Tuesday, July 29, 2008

Portrait #3


This is a painting I made from a 1920s photo of my grandparents' wedding day. I thought this pose looked a bit like the painting, American Gothic. They really were standing out in the middle of a field in Texas that day.

8 comments:

Anonymous said...

Very American Gothic! I don't know why this makes me smile. Is it the simplicity? So uncomplicated yet you could read a lot into it! Does it really fit into the portrait category? I almost feel like it's a commentary on Americana.

Melinda said...

Oh, my. Beware! You may inspire me to drag out more portraits!! There is quite a story. I find that when I paint, every element is symbolic of some narrative in my head. My grandfather's pants are red because he was a brick layer (working at the Acme Brick company at the time) and he would tease my grandmother (feather in her hat) for having indian ancestry. They were very earthy people, building and growing food until they couldn't anymore. I'm not too sure this would fit in with the competition as there are two people in it. This one is a bit iffy. Maybe the cartoon like features within the representational view is the fun part. Notice how flat and awkward the hands are. You can also see that his legs are floating in the same way that I am floating in Little King of Everything.

Edgar said...

It is interesting that they stand in a great flat field, indulging the viewer with a pose, just so we can take a look at them. The world is a paper backdrop, but these cardboard cutouts are floating in it, already beginning to vanish into it from the bottom up.

I love the facial studies in this work, especially the monalisa-esque female figure, with round face and mouth set resolutely. She looks like Mt Rushmore. The man looks happy and outgoing, like he's ready to shake a thousand hands and share some cigars.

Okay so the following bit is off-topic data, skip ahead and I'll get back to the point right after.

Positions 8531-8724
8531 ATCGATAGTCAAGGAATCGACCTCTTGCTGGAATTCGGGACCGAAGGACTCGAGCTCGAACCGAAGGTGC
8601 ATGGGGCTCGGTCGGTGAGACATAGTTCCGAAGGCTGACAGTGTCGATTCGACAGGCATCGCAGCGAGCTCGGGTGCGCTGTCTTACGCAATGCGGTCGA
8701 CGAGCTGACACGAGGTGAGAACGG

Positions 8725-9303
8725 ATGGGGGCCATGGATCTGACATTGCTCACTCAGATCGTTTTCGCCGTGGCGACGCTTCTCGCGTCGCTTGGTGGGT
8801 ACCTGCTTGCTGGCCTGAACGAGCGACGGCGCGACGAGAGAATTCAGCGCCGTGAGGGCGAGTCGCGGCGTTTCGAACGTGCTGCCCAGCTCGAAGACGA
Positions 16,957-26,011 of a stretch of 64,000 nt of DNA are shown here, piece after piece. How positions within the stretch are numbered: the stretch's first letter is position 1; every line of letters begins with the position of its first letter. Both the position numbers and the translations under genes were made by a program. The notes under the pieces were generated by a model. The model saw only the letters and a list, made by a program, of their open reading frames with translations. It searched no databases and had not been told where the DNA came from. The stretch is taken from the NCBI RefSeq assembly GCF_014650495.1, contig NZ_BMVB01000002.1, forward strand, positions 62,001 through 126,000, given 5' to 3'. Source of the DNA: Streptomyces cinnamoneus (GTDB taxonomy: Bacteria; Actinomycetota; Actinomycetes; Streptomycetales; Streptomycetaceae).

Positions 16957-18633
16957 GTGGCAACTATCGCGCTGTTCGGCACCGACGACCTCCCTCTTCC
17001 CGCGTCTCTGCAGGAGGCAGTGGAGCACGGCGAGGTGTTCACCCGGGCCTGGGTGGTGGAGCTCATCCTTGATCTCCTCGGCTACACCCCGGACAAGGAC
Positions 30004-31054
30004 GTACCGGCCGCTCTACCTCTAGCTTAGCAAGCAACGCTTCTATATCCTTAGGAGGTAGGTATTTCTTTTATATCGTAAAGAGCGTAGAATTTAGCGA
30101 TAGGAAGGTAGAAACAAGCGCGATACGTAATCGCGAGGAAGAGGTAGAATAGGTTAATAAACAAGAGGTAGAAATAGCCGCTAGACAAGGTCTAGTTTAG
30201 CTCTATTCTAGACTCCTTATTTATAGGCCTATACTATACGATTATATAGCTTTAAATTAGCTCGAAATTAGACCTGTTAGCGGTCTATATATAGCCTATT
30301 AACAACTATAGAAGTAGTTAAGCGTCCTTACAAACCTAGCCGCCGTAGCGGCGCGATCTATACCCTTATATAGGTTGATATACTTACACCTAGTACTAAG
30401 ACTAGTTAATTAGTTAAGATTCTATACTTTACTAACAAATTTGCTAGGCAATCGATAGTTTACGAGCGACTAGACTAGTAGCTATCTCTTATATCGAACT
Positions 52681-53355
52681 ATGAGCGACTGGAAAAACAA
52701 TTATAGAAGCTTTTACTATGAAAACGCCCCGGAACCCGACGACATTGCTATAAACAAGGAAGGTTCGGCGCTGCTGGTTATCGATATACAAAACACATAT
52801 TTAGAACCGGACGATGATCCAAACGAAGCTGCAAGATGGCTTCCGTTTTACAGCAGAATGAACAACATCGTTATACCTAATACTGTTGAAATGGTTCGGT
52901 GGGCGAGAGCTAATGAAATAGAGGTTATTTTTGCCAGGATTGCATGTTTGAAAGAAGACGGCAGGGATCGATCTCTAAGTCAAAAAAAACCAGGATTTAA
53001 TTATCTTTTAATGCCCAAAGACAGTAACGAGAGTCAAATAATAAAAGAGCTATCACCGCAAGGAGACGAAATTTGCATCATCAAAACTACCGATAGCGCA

Anonymous said...

Melinda, today is the last day for entering the Smithsonian portrait competition. Which one did you enter? I entered! Submitted the portrait of my son in a top hat, just for fun... let's see what happens. Thanks for telling me about it!
Oh, and they definitely take unconventional work! Go for it!

Melinda said...

Silvina,
I'm so glad you took the leap! The portrait of your son is an excellent choice. I've decided on the Learned Obedience Suffering. It doesn't matter if there are tons of submissions, or that we wonder if the one we selected is the right choice for this set of jurors. It is all about the work and offering it to the right venue. I also like to think that it isn't wasted money when one is helping to support a good organization. Best of luck to you too! The waiting will be difficult. There is another big call to artists that you may be interested in that comes around yearly. However, you have to invest a lot, I think, to get your work in and back again...Let me know if you are interested in it and I'll send you more info.

Anonymous said...

Another "big call"? Yes, I want to know! What is it, what is it!

Unknown said...

Good luck! I would have picked L.O.S as well although I do find your Amer. Gothic a real charmer.

Melinda said...

David,
It was a tough choice, but you've confirmed again to me, the best possible choice for this particular competition. Once I clicked 'send,' my mind rested.